Isaac Meets the Love of His Life

Isaac Meets the Love of His Life

Genesis 24:67 – Isaac brought her into the tent of his mother Sarah, and he married Rebekah. So she became his wife, and he loved her; and Isaac was comforted after his mother’s death.

As we read yesterday, even though Abraham horrifically messed up his family in fathering a child with a woman other than his wife, setting off generations of conflict between nations, he learned the error of his ways and wanted to do better for his promised child, Isaac. He sends a servant back to the land from which he came in order to bring back a godly wife for his son.

Abraham’s faithful servant did as he was told and went to the region of Abraham’s brother, Nahor. Stopping at a spring, the servant prayed for God to provide. Before he had finished his prayer, God had already answered it, sending the lovely virgin Rebekah to the spring. Rebekah drew water for Nahor and his animals and was clearly a very sweet and kind woman. When the servant inquired of her family, she said her father was Nahor and that he was welcome to stay at their home. The servant was so overjoyed at God’s perfect provision that he bowed down and worshiped the Lord for answering his prayer.

Upon returning home to her mother, we are then introduced to the shady and scandalous character Laban, who was Rebekah’s brother. We’ll learn more about him later in Genesis. Nonetheless, Rebekah agreed to go with Abraham’s servant to be Isaac’s wife. Upon arriving at Abraham’s household, Rebekah was brought into the former tent of Isaac’s mother Sarah and they got married. The account of Isaac and Rebekah’s marriage ends with the beautiful words that “he loved her” and she was such a delightful woman that he was comforted by her love after the death of his mother. Subsequently, Isaac is now positioned to take the place of Abraham and Rebekah is positioned to take the place of Sarah in the family and their family ministry.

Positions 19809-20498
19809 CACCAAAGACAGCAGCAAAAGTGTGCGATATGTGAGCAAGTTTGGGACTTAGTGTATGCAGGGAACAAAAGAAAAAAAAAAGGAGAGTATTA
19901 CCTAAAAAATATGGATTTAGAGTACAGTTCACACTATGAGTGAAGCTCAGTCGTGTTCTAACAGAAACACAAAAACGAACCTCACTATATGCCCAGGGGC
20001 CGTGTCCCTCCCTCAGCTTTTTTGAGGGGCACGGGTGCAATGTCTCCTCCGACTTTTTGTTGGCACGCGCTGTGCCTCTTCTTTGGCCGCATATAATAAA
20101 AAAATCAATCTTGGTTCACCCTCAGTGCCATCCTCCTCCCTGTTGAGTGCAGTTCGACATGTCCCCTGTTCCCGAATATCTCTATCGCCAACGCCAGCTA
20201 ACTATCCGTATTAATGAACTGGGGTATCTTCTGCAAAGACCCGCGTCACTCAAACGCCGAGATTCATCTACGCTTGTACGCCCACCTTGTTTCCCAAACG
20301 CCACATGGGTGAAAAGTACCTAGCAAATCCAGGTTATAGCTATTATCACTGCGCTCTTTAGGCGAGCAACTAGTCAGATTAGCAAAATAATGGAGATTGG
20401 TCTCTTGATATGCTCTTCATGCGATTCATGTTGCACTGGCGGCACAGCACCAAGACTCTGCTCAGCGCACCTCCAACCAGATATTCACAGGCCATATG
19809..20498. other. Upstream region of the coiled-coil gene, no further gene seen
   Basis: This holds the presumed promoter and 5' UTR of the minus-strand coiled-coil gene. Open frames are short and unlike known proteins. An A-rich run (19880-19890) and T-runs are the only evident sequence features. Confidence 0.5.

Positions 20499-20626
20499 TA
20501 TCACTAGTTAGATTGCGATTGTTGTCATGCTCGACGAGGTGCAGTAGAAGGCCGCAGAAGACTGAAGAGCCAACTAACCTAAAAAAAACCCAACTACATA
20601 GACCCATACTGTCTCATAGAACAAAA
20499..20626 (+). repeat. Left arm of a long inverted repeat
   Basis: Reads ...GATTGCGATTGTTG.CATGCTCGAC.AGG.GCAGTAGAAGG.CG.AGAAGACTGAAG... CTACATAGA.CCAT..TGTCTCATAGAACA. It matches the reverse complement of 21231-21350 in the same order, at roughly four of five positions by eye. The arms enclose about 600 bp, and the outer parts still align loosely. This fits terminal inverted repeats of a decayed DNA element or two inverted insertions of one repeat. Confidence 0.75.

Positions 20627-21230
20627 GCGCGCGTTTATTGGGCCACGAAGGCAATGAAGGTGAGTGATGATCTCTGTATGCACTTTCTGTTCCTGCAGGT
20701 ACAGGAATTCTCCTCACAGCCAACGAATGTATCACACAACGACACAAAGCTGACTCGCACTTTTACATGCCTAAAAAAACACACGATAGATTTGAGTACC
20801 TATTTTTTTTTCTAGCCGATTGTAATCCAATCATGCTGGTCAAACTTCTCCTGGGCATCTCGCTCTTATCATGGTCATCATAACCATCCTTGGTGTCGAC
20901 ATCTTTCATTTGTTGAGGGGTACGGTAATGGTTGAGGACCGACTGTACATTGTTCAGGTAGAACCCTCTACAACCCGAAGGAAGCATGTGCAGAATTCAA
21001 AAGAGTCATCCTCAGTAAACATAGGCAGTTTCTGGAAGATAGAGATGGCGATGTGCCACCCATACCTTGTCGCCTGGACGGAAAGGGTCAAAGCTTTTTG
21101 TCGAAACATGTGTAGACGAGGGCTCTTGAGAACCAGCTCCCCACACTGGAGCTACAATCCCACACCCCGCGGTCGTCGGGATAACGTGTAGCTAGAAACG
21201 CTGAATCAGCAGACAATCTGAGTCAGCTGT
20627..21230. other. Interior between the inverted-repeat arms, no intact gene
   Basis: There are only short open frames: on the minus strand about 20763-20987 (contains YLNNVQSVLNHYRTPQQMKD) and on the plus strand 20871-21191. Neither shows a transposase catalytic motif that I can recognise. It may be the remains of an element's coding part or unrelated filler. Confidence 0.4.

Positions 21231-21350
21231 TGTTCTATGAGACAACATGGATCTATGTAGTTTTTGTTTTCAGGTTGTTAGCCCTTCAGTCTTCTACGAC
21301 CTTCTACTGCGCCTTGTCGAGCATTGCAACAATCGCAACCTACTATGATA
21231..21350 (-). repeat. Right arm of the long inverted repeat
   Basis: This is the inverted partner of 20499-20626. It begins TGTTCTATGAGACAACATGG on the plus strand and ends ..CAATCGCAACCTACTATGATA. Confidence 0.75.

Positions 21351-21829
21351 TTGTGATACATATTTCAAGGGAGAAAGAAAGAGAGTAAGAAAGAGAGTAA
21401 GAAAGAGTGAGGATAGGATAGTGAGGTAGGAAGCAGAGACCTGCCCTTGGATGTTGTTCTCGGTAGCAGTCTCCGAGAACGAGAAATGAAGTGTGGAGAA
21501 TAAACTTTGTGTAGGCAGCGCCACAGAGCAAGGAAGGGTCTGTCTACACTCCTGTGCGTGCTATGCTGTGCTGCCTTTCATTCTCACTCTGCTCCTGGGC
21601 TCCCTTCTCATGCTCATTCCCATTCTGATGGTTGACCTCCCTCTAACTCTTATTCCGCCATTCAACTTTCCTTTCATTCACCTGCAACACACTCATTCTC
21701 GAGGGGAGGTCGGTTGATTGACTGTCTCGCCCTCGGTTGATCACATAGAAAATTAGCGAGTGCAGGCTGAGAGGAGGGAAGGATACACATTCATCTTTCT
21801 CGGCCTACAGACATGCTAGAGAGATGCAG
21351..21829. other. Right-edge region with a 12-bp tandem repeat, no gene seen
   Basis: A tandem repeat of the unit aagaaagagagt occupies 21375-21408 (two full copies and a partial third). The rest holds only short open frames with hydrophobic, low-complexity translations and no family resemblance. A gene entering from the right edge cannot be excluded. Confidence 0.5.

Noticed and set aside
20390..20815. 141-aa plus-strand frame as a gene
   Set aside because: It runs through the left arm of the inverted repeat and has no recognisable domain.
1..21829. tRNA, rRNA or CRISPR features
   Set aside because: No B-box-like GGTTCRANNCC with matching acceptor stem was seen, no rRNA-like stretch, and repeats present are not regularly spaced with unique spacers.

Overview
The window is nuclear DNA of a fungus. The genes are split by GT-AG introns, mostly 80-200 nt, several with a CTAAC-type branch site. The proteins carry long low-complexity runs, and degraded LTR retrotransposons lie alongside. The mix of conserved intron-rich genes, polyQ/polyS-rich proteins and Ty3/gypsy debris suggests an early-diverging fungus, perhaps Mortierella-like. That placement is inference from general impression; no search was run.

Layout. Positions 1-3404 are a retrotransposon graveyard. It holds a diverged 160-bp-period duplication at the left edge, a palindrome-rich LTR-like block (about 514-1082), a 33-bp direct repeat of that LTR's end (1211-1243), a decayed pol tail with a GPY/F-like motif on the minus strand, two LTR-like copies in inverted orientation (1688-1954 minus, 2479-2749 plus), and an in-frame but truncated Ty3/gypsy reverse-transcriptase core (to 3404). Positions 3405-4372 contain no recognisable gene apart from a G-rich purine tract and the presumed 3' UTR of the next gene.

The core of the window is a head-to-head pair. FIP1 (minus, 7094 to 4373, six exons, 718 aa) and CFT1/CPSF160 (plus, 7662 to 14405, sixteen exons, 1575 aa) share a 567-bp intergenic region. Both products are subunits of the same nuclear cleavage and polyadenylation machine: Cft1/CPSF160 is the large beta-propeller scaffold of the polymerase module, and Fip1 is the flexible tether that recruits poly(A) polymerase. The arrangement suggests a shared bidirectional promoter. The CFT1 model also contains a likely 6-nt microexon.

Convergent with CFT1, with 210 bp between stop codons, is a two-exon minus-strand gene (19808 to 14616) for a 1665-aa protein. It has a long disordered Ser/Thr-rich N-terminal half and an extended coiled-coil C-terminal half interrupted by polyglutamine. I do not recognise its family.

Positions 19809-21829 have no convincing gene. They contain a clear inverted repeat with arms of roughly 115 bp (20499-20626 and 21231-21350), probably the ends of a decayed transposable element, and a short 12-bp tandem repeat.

Lastly, we learn a great deal about God in this section, not through His speaking, as He remains silent throughout the story. Rather, it is God’s unseen hand of providence that moves the story along, showing that God is faithful to Abraham and Isaac, and that God answers prayer and can be trusted to provide even when He has not spoken but has been spoken to in prayer.

In one of the great love stories of the Bible, we read that Isaac loved Rebekah. What other Scriptures come to mind about what love is?

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Mark Driscoll
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